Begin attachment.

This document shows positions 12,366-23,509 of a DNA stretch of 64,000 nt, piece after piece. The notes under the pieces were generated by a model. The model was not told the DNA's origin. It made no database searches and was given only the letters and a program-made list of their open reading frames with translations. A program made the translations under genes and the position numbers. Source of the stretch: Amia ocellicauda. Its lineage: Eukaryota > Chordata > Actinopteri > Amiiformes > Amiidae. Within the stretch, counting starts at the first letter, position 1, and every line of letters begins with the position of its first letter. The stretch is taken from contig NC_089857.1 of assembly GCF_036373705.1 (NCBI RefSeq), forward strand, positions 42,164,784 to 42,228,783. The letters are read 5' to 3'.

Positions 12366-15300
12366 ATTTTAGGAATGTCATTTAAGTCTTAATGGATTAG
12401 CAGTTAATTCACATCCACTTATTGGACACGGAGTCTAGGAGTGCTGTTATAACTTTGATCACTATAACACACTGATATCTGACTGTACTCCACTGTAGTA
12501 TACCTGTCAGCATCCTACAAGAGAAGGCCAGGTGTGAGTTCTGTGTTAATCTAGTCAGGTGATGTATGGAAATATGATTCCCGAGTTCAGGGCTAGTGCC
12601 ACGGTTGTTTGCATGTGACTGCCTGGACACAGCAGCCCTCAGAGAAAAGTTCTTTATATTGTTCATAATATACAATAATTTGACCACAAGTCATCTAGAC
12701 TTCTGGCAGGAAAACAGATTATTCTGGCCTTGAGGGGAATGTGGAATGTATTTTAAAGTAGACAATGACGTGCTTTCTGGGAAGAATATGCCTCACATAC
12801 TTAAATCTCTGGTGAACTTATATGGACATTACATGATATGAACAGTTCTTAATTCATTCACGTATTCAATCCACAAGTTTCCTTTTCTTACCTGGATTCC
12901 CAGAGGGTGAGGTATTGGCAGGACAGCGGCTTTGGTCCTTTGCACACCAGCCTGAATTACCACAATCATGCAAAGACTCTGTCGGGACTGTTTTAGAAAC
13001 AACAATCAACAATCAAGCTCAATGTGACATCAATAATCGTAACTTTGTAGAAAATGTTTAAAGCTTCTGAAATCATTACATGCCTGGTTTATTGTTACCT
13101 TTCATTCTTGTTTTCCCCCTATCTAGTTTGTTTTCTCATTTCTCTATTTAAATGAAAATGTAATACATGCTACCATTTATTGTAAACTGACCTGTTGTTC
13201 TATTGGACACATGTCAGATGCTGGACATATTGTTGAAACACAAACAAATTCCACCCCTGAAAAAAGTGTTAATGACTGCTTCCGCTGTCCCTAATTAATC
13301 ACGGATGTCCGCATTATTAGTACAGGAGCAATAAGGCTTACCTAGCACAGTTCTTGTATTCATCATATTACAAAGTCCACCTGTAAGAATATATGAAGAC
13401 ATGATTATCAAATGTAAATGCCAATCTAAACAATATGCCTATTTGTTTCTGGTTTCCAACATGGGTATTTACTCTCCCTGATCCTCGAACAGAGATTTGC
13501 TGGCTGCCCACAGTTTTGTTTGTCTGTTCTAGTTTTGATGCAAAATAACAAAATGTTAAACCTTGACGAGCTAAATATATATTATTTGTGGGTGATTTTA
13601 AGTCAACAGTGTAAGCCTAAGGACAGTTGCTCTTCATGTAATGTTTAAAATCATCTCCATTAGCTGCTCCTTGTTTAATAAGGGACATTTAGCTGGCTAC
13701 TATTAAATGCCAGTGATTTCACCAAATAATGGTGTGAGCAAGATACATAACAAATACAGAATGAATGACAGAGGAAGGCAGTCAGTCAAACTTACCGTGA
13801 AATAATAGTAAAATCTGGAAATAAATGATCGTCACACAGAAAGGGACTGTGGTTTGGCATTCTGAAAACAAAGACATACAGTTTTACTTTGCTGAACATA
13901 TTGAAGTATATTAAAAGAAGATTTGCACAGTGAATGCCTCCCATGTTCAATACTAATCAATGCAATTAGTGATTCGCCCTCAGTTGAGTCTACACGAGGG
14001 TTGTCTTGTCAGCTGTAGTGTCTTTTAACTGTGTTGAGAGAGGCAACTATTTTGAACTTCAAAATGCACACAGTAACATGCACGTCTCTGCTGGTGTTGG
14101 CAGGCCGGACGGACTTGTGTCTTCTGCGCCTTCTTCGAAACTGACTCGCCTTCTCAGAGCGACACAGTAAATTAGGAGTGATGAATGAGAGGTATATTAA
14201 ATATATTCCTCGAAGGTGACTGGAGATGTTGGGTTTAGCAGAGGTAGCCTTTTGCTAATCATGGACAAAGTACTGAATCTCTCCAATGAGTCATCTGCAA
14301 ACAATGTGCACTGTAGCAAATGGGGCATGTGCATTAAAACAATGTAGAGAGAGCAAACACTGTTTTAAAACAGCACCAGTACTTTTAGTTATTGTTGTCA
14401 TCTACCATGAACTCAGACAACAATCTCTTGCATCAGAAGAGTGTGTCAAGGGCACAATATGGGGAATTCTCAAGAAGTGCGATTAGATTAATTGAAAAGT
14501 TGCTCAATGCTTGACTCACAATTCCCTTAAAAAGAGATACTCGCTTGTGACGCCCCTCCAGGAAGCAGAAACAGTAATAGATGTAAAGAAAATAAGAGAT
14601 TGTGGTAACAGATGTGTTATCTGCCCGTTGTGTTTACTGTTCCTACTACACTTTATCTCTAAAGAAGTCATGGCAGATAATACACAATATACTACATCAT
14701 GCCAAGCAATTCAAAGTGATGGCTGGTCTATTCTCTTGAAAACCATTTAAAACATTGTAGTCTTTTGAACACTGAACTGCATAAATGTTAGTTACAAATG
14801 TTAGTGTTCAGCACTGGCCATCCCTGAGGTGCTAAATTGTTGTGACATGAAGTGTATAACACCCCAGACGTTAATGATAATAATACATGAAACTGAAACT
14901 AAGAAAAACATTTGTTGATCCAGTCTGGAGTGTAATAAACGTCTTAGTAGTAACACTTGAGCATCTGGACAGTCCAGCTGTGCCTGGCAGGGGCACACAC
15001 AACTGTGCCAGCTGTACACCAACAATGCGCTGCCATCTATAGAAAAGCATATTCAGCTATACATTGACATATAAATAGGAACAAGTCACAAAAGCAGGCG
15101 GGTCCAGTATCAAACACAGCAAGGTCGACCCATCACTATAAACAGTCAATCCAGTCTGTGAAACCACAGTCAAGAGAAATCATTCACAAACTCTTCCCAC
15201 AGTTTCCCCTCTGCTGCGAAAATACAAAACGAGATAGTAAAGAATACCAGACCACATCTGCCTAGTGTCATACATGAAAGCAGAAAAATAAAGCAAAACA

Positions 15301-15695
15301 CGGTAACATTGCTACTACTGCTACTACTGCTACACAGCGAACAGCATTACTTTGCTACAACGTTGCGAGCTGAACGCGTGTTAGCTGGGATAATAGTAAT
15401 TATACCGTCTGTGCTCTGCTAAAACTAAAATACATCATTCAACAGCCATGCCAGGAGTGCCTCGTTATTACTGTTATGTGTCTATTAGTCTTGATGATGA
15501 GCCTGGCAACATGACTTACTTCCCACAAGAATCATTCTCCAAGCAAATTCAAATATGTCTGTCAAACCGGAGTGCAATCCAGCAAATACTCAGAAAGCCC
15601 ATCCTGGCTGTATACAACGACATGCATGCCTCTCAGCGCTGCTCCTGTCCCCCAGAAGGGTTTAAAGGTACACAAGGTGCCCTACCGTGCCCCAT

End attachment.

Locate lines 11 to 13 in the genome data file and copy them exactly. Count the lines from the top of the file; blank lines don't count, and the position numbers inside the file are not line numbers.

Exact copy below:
13101 TTCATTCTTGTTTTCCCCCTATCTAGTTTGTTTTCTCATTTCTCTATTTAAATGAAAATGTAATACATGCTACCATTTATTGTAAACTGACCTGTTGTTC
13201 TATTGGACACATGTCAGATGCTGGACATATTGTTGAAACACAAACAAATTCCACCCCTGAAAAAAGTGTTAATGACTGCTTCCGCTGTCCCTAATTAATC
13301 ACGGATGTCCGCATTATTAGTACAGGAGCAATAAGGCTTACCTAGCACAGTTCTTGTATTCATCATATTACAAAGTCCACCTGTAAGAATATATGAAGAC